Michael Feit looks at the AALL-LexisNexis controversy about the company’s strategy of tying print and ancillary products to a Lexis Advance license, noting that Lexis Advance is a mature product at a competitive disadvantage with Westlaw in a saturated market. From this vantage point Feit calls the company’s tying sales strategy an attempt to preserve a revenue stream that may decline in the coming years. — Joe
- Goodbye World
- House Judiciary Committee’s Articles of Impeachment
- Implied Constitutional Powers in the Founding Era
- Witness written statements in first Judiciary Committee impeachment hearing
- The Trump-Ukraine Impeachment Inquiry Report
- Negotiating the American Constitution (1787-1789) Coalitions, Process Rules, and Compromises
- Measuring Law Faculty Scholarly Impact by Citations: Reliable and Valid for Collective Faculty Ranking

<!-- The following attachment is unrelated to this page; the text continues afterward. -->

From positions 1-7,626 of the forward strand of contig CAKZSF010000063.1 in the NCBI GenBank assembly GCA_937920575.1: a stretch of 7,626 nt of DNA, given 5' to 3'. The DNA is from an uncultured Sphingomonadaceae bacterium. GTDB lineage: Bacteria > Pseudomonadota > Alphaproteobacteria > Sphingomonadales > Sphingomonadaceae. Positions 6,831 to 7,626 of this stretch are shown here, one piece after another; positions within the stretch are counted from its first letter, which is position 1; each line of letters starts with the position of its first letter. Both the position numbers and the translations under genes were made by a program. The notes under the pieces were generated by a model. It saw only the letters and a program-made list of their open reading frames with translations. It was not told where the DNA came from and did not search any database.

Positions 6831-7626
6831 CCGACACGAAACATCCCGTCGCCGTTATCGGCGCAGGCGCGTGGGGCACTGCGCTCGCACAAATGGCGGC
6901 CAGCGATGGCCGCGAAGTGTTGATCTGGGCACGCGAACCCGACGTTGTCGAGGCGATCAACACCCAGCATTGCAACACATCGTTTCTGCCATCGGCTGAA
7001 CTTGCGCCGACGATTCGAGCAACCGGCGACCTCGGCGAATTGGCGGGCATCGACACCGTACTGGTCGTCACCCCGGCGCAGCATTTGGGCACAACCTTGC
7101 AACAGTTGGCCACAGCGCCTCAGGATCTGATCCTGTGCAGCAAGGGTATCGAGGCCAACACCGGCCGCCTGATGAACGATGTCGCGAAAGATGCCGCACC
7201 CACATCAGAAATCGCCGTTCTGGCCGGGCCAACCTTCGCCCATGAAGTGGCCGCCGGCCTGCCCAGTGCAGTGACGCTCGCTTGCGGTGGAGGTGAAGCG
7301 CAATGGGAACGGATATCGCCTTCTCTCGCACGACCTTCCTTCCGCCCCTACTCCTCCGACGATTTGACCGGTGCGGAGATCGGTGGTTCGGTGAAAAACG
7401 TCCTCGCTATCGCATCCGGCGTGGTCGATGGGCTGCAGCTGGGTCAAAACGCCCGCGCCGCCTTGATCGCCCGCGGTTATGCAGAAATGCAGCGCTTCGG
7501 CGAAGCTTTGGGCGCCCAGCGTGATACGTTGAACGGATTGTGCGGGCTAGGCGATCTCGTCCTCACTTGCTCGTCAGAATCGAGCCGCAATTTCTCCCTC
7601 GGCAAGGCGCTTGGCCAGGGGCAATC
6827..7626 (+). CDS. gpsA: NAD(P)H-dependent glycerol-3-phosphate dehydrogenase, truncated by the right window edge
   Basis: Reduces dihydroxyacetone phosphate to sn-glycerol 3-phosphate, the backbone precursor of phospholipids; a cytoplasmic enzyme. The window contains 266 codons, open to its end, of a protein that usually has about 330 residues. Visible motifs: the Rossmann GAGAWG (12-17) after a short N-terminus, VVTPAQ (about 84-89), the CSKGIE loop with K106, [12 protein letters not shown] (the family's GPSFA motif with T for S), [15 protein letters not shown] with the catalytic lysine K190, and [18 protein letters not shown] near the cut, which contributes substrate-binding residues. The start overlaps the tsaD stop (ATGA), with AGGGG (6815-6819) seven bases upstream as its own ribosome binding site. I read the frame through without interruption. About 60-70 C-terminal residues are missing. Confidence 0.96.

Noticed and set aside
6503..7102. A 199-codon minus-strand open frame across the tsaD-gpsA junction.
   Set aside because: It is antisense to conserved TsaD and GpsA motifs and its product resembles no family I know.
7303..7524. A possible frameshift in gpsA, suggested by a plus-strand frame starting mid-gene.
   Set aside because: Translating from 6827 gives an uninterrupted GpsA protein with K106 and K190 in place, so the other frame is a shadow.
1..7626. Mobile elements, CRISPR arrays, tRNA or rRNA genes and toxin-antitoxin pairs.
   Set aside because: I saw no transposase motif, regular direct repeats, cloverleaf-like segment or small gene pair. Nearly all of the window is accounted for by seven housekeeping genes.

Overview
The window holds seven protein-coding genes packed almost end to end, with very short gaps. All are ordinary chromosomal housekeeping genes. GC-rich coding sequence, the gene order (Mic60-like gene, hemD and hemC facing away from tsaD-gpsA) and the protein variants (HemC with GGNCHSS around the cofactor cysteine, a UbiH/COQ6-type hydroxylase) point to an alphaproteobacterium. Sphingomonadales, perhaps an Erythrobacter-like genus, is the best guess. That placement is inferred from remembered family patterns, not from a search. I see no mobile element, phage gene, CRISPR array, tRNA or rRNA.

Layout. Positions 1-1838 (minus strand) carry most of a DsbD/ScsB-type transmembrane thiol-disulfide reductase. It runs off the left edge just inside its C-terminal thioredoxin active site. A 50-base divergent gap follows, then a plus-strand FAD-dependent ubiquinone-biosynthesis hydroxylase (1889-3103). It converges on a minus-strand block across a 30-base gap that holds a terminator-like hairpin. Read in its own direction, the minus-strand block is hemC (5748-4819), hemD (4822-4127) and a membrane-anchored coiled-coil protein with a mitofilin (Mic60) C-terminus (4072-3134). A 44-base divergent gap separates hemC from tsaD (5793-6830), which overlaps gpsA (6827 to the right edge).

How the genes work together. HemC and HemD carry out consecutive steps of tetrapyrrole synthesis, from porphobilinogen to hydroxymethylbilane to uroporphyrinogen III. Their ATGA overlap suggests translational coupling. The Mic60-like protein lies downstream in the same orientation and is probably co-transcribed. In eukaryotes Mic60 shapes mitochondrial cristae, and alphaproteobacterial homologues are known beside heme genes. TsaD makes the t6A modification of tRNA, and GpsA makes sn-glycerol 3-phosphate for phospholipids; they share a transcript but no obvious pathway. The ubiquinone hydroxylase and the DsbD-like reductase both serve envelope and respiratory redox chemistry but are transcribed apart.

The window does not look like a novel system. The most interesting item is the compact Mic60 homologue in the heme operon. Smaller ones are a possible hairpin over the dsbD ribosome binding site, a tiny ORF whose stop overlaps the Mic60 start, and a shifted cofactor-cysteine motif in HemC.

- Is There a Case for Statistical Precedent?
- When Courts Should Ignore Statutory Text
- Beck’s The Parts We Skip: A Taxonomy of Constitutional Irrelevancy
Just in case you don't get it: The views expressed are solely those of the blog post author and should not be attributed to anyone else, meaning they do not necessarily represent the views of any organization that the post author is affiliated with or with the views of any other author who publishes on this blog.
- 236,045 hits